4 Strategies That Help Make a Great Break Room
Do your employees get tired and hit the 3.00PM slump? Adding an office break room into your office space is an effective way to combat this. Just like your workspace setup, break areas require a range of furniture to cater for different needs.
Let’s go through the key pillars of a successful, well-used break area.
A dedicated space to connect, collaborate & socialise
Many traditional, corporate offices don’t have an area to hang out in. There’s probably a kitchen – which is probably a word too generous for the facilities. Often, it’s just a small room with a fridge, microwave, and cupboards.
People go in to heat up their food and pour a glass of water, and that’s about it.
If you’d like to help foster relationships between colleagues and provide a space for them to switch off during their breaks – without having to rush to a nearby café – think about these four factors.
Give thought to where in your building you could add the break area. Is there a spot that’s easily accessible but far enough away from the workspaces? Think about proximity to the main entrance or a location that all of your team members travel to.
Your employees are probably going to want to use their phones on break. Make sure there’s adequate power sources and a Wi-Fi connection in the hang out area. Are you going to add a TV in the room? If this is going to double as a relaxed workspace, you’re going to need power outlets for laptops and AV facilities.
3. Labelling it
It’s important to set some rules for your break room. Let your team know what to expect and the things they can (and can’t) do while in there. If it’s simply an area people go to when they need to switch off from work, this is fine. But what if you have team members in there on the phone? Avoid any misinterpretation by being open to their needs.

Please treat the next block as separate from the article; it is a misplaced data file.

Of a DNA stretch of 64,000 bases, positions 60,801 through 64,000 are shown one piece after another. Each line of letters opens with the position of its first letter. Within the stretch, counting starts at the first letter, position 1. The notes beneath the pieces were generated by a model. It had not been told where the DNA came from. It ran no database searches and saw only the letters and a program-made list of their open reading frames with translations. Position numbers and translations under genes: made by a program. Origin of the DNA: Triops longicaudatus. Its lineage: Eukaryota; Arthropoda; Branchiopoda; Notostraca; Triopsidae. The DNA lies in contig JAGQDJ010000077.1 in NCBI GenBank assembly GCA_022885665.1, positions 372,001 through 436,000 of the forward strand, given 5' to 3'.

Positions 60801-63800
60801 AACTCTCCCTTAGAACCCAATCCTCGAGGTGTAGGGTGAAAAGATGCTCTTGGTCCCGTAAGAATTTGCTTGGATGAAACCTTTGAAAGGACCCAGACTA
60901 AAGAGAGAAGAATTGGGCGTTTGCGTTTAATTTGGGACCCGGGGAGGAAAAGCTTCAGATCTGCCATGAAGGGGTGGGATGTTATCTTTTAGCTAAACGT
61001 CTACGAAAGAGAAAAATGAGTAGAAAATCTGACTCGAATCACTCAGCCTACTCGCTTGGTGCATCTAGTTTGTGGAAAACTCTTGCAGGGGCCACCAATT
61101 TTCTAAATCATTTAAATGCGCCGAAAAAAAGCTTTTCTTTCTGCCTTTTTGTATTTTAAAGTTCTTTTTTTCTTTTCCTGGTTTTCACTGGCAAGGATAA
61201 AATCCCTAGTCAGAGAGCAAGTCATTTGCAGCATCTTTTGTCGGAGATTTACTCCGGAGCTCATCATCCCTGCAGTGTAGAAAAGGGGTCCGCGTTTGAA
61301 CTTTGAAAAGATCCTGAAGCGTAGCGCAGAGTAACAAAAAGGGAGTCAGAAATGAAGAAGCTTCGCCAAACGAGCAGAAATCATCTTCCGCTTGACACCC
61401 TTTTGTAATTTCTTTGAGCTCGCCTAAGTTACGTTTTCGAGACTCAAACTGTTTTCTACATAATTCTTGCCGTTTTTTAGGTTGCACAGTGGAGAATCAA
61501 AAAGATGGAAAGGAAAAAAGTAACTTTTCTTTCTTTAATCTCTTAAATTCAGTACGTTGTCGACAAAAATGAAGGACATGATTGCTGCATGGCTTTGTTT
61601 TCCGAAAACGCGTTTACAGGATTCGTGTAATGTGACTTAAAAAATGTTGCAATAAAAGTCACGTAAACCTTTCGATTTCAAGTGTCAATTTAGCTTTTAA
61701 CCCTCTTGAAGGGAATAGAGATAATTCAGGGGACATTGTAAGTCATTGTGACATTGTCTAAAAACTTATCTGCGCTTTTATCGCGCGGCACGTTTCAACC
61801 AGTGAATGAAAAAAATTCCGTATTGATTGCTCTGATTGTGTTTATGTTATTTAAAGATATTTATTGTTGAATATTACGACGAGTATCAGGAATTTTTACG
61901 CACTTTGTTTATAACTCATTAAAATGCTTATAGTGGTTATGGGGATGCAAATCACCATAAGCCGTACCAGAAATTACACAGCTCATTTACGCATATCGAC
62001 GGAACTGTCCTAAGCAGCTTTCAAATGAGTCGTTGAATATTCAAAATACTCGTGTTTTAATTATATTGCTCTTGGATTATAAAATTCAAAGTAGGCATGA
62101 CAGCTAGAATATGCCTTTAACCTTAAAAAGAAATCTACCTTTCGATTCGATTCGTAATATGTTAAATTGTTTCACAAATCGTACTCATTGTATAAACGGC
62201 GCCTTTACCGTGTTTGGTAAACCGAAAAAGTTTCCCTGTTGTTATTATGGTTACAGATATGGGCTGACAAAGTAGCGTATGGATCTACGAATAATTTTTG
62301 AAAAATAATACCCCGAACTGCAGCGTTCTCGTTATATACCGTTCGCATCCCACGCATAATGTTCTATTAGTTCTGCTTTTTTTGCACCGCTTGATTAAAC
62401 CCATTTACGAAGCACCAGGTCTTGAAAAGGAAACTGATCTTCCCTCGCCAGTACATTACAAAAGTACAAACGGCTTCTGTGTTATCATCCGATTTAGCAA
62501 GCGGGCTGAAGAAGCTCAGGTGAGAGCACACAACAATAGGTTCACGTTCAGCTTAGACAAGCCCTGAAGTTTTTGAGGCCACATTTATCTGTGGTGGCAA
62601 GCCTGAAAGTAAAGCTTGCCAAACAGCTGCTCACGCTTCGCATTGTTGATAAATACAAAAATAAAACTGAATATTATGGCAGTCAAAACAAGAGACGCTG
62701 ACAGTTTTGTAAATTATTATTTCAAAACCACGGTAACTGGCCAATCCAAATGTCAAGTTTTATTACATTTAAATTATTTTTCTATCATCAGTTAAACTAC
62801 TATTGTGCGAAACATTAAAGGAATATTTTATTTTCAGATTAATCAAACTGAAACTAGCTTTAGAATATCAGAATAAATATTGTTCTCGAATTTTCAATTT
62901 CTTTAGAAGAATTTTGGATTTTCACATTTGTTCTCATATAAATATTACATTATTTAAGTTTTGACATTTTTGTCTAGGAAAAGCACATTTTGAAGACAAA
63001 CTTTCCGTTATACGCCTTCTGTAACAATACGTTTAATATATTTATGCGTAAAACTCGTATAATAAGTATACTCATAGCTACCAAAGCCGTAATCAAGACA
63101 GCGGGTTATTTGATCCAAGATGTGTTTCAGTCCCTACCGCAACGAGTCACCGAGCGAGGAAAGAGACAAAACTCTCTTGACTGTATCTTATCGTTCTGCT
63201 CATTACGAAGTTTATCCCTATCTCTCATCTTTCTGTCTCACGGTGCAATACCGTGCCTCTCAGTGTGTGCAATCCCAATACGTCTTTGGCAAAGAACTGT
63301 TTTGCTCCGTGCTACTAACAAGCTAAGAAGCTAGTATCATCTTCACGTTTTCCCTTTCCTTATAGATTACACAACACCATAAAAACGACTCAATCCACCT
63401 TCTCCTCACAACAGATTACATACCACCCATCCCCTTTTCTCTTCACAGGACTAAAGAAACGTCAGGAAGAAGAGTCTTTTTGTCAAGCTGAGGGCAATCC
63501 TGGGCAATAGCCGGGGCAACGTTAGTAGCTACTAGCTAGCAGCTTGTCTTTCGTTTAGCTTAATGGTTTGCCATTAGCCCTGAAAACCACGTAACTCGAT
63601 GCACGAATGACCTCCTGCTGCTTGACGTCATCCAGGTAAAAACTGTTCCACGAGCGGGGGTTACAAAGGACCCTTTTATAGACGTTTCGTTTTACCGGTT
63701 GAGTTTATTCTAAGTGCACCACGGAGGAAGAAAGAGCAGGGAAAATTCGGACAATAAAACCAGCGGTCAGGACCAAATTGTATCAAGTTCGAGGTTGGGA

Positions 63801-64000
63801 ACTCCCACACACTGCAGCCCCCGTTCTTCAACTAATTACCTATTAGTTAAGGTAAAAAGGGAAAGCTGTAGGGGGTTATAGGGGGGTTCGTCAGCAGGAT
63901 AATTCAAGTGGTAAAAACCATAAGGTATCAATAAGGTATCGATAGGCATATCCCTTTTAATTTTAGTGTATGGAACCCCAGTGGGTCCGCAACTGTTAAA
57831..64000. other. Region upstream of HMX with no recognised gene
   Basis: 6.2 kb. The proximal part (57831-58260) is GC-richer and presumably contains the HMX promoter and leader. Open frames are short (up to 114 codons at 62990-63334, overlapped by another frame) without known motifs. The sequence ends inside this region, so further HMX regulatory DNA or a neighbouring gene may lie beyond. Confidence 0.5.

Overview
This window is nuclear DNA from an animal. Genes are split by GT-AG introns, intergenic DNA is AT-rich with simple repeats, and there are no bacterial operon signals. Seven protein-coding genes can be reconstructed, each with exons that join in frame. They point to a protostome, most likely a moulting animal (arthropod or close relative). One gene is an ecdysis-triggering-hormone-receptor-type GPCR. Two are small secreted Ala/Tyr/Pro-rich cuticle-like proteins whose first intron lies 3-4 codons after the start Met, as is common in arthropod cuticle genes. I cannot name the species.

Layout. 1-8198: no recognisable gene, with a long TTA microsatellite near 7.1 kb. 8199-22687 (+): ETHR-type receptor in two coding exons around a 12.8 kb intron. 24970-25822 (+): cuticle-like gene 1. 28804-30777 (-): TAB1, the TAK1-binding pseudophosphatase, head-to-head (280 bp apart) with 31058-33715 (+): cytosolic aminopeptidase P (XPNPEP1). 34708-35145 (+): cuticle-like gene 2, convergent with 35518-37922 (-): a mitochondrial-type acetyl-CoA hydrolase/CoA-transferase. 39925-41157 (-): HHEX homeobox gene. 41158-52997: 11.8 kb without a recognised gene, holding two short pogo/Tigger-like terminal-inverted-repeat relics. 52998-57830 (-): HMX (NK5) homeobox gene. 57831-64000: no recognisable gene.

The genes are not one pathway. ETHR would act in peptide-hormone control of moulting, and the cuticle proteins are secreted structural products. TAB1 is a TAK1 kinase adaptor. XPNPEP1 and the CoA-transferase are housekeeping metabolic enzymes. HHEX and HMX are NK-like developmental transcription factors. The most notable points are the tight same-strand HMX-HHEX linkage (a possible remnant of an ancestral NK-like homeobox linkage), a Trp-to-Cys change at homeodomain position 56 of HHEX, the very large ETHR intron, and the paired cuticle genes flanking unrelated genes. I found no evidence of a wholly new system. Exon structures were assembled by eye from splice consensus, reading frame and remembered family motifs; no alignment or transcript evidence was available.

4. Be flexible
One way of making sure your team will use the space is to ask them what they like. Don’t be afraid to change up the environment and setting every so often. Switch up the colour scheme, introduce more natural light, decorate it or add new features. If they’re using it as a workspace too, you could encourage a standing desk design – an alternative, more laid back vibe to the regular workstations.
Add as much personality as you can. Think free coffee, snacks, games, and bean bags. Let your team know that this is their space and they have the freedom to do what they want with it. Read a book, watch TV or have a chat. There’s a reason why the big names like Google and Facebook invest in a fun space that’s physically separate from the rest of the office.